The interview is available in mp3 audio format (26:09).

Marcus Borg: Resurrected into our Experiences

One recurring interest for Professor Marcus Borg (March 11, 1942 – January 21, 2015) was the nature and meaning of the resurrection of Jesus. The late Marcus Borg was involved in a number of debates and discussions concerning the meaning of resurrection, and we include a selection here.

Crossan and Borg vs. White and Renihan
Gulf of Alaska, 2005

This debate took place on board a cruise ship in 2005 in the Gulf of Alaska, between John Dominic Crossan, Marcus Borg, James Renihan and James White.


Did Jesus Rise from the Dead? William Lane Craig vs Marcus Borg
University of North Texas, Denton, Texas (October 22, 2001)

“William Lane Craig debates Jesus Seminar member Marcus Borg on Jesus’ physical resurrection. Darrell Bock and Daryl Schmidt (also a Jesus Seminar member) respond.”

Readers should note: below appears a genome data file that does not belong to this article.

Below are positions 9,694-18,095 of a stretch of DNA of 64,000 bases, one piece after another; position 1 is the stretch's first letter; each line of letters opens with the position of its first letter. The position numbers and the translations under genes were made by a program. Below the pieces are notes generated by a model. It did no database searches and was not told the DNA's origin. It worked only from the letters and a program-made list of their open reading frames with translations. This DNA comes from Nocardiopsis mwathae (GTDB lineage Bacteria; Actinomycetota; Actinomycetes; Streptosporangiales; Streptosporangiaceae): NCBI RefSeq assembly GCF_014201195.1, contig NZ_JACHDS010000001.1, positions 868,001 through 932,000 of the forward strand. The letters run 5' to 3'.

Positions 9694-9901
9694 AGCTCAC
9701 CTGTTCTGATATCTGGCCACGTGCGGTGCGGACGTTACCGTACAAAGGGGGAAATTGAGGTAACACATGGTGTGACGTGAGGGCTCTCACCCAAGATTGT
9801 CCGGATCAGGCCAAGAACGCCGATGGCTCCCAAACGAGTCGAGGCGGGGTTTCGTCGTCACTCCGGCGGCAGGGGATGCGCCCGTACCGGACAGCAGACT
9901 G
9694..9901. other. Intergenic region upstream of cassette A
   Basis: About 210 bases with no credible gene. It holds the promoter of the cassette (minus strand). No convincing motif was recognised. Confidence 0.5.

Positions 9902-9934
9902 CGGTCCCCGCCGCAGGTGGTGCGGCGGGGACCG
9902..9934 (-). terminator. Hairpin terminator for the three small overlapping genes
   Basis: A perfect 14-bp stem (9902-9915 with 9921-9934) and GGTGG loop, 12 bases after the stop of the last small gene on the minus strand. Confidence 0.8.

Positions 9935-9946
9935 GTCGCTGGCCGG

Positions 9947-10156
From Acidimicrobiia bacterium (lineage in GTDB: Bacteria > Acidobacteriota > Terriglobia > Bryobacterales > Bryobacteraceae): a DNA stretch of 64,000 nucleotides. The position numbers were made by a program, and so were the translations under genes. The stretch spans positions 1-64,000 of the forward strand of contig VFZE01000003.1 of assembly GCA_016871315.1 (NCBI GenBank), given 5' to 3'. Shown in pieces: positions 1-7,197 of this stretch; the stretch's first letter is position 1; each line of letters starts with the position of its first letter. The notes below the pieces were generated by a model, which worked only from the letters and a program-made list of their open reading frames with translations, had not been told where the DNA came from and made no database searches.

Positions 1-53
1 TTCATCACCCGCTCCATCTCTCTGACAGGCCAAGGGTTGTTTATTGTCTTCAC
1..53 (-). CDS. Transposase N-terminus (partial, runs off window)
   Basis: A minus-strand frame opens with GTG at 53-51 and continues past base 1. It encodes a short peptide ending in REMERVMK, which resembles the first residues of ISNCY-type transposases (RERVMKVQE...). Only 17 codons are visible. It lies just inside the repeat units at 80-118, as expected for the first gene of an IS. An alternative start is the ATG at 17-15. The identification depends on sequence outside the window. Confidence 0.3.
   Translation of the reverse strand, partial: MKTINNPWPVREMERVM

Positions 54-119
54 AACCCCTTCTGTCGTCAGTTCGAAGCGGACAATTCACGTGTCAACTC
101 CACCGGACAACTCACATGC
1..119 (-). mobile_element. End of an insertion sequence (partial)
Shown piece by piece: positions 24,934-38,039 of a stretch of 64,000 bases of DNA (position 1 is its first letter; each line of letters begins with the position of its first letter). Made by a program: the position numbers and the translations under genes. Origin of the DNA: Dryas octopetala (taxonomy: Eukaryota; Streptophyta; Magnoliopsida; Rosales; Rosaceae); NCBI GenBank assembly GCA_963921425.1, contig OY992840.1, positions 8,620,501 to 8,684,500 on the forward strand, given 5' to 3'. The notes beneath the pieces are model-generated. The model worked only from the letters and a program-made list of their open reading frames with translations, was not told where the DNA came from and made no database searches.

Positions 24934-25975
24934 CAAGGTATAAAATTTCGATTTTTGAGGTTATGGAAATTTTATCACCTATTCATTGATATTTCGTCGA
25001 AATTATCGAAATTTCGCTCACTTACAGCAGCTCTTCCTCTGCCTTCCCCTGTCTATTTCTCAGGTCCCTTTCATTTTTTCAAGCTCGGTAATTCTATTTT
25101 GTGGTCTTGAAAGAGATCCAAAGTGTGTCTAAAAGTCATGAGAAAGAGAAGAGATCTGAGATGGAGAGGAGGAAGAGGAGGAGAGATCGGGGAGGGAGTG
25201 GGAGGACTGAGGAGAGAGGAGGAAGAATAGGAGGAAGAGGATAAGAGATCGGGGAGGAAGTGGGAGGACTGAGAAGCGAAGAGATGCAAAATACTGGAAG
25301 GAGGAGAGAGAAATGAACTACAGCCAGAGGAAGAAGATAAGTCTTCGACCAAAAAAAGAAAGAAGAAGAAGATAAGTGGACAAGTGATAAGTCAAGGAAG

Believing in the Resurrection: Was Jesus Actually Raised from the Dead? Marcus Borg & Charles Holt
Hosted by the Rollins College on February 7, 2013


Listen also to a debate between Borg’s fellow Jesus Seminarian, John Dominic Crossan with N.T. Wright,
The Resurrection: Historical Event or Theological Interpretation?
New Orleans Baptist Theological Seminary, March 11 or 12, 2005


Madeleine Boucher on Mary Magdalene

Dr. Madeleine Boucher, former professor of New Testament and director of the Women’s Studies Program, Fordham University, presents a lecture examining what the Bible and tradition say about Mary Magdalene (July 22, 2009).

This lecture looks at the conflation of traditions of Mary Magdalene as well as Scripture references to clarify who this “Apostle to the Apostles” was and was not.  Special focus is given to the resurrection narrative in John’s Gospel.

A helpful handout is also available for Madeleine Boucher’s lecture.


James McGrath: New Testament Lectures

James McGrath’s YouTube lectures include a number on New Testament studies:

1. The Infancy Narratives in the Gospels of Matthew and Luke